The opportunity to camp on the Wimmera River is one step closer, but some pundits are worried about the long term effects.
The Victorian government is currently drafting regulations to govern the rollout of its controversial crown land camping laws, while reports circulate about a possible pilot scheme.
Public consultation on the laws ended in April after the laws passed the Victorian Upper House last year.
A government spokesperson told The Wimmera Mail-Times that reports concerning a pilot scheme of 25 sites are "misleading", and the new laws are set to begin September 1 2021.
"(The reports are) misleading. The government is delivering on the election commitment to make more water frontage land available for all to enjoy through fishing and camping. The draft regulations are being finalised," the spokesperson said.
"We are delivering on an election commitment we made to Victorians in 2018 that has been welcomed by over 800,000 fishers and campers."
"The draft regulations - including how they're going to be enforced - are still being finalised and we will have more to say soon."
According to the government's spokesperson, the new regulations will give Victorian Fisheries Authority power to prosecute people who choose to "disregard Victorian laws", according to the government's spokesperson.
The regulations will require campers to behave appropriately and in a way that protects the environment and the interests of licence holders and adjoining landowners while protecting Aboriginal cultural heritage sites and values.
In addition, the Victorian Fisheries Authority will operate a 24-hour hotline for reporting misconduct. It will continue to work together with the Department of Environment, Land, Water and Planning, Parks Victoria and Victoria Police to enforce the regulations once they are in place.
"While the public consultation has finished, we continue to engage with a number of key stakeholders, including fishing, agriculture, environmental and traditional owner groups."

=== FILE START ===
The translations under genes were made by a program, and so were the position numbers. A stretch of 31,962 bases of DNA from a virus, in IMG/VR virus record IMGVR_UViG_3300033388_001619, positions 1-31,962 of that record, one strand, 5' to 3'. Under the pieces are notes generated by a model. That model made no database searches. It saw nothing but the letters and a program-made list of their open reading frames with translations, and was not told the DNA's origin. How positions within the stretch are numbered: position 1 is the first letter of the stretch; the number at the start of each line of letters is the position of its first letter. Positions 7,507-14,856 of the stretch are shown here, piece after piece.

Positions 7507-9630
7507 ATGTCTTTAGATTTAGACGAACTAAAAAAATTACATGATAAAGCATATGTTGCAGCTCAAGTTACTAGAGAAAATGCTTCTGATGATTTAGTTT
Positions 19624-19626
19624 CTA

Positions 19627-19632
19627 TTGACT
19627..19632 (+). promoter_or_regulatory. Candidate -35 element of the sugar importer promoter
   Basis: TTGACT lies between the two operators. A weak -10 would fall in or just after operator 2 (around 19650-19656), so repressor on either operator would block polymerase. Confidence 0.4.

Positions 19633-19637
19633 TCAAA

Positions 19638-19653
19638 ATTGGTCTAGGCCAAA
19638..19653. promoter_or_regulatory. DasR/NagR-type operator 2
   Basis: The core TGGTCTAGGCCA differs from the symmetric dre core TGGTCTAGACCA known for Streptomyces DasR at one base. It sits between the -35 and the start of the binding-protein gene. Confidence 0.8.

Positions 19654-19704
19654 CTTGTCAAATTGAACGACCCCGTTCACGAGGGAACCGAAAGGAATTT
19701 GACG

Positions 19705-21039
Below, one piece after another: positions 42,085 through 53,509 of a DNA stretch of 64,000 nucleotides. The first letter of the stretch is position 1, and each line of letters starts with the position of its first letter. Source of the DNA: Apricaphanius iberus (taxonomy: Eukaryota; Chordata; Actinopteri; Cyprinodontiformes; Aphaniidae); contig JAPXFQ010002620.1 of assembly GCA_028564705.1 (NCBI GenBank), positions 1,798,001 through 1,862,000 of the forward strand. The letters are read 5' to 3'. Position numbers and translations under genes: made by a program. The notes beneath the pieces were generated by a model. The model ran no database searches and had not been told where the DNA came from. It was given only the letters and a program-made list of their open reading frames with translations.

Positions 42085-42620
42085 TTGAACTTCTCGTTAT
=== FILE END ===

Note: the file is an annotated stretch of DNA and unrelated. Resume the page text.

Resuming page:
The Victorian government are in talks with key stakeholder groups, including Environment Victoria, Landcare Victoria Incorporated, Rural Councils Victoria, Thoroughbred Breeders Victoria and the Victorian National Parks Association.
However, consultation isn't enough for everyone, with the Victorian Farming Federation calling for establishing a dedicated Stakeholder Reference Group to advise the government on the implementation of the upcoming camping regulations.
VFF President Emma Germano said the regulations would affect a significant amount of farmers.
"Farmers and the environment will be significantly impacted by the camping regulations set to come into force in just over a month's time," Ms Germano said.
"It's only fair that those impacted have a means to have their voice heard. The Victorian Government should have by now provided an official response to key stakeholder concerns and we remain hopeful that they will listen to the issues raised by the community."
According to Ms Germano, the VFF would prefer the government to go ahead with a pilot scheme, such as the one indicated in reports.
"A pilot will ensure there is time for the Government to conduct an appropriate risk assessment of how these rules will impact agriculture, the environment and make sure the welfare of campers is also considered," Ms Germano said.
When asked about reports, the Mail-Times was told the government had nothing to add at this stage.
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